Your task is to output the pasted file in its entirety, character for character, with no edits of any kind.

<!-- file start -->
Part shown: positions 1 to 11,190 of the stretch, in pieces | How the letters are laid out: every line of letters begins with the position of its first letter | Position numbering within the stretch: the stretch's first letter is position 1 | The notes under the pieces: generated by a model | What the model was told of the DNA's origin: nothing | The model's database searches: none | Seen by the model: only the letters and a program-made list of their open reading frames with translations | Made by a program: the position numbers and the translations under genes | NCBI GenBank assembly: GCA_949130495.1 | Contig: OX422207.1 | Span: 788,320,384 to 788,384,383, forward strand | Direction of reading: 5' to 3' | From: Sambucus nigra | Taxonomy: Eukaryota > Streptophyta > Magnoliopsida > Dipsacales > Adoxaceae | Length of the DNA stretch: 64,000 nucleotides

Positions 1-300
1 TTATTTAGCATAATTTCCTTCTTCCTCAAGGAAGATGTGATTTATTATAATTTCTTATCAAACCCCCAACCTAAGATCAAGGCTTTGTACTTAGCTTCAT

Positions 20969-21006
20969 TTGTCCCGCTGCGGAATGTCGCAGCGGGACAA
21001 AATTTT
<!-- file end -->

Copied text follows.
Part shown: positions 1 to 11,190 of the stretch, in pieces | How the letters are laid out: every line of letters begins with the position of its first letter | Position numbering within the stretch: the stretch's first letter is position 1 | The notes under the pieces: generated by a model | What the model was told of the DNA's origin: nothing | The model's database searches: none | Seen by the model: only the letters and a program-made list of their open reading frames with translations | Made by a program: the position numbers and the translations under genes | NCBI GenBank assembly: GCA_949130495.1 | Contig: OX422207.1 | Span: 788,320,384 to 788,384,383, forward strand | Direction of reading: 5' to 3' | From: Sambucus nigra | Taxonomy: Eukaryota > Streptophyta > Magnoliopsida > Dipsacales > Adoxaceae | Length of the DNA stretch: 64,000 nucleotides

Positions 1-300
1 TTATTTAGCATAATTTCCTTCTTCCTCAAGGAAGATGTGATTTATTATAATTTCTTATCAAACCCCCAACCTAAGATCAAGGCTTTGTACTTAGCTTCAT

Positions 20969-21006
20969 TTGTCCCGCTGCGGAATGTCGCAGCGGGACAA
21001 AATTTT